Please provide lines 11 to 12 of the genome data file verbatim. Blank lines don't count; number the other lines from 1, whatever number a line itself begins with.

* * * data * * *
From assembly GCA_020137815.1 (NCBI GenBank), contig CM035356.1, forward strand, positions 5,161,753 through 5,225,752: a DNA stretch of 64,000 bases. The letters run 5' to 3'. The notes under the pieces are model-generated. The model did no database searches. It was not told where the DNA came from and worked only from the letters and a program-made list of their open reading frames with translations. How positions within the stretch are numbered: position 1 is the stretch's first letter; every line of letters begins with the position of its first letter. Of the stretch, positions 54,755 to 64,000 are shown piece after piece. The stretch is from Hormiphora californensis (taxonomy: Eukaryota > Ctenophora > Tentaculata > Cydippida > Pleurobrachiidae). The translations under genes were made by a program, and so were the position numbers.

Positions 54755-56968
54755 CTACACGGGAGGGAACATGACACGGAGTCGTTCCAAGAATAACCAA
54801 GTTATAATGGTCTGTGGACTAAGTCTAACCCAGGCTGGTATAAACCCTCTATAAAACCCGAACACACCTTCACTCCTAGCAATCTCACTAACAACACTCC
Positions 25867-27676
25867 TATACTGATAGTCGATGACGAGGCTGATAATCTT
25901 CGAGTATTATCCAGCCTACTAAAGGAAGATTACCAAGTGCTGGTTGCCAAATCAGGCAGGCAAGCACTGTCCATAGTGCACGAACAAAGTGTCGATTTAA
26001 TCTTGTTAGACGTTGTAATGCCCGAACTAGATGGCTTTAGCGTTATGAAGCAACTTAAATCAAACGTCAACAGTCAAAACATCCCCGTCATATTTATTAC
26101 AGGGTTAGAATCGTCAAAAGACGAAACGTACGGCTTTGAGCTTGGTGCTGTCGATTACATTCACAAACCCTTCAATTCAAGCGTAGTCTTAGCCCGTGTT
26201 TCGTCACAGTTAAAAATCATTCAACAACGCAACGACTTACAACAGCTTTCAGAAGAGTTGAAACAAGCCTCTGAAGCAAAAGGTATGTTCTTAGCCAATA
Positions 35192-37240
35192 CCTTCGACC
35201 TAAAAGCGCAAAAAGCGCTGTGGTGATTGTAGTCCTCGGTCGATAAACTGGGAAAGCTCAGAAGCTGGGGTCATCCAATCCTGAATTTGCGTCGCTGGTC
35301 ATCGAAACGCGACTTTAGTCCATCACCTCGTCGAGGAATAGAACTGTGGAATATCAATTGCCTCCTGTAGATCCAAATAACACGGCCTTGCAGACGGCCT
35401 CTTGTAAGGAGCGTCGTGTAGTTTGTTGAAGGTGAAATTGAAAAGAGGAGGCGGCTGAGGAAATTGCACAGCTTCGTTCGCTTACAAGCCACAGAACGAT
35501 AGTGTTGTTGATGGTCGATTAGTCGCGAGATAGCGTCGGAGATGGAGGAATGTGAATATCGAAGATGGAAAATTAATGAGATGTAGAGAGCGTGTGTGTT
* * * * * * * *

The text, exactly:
Positions 35192-37240
35192 CCTTCGACC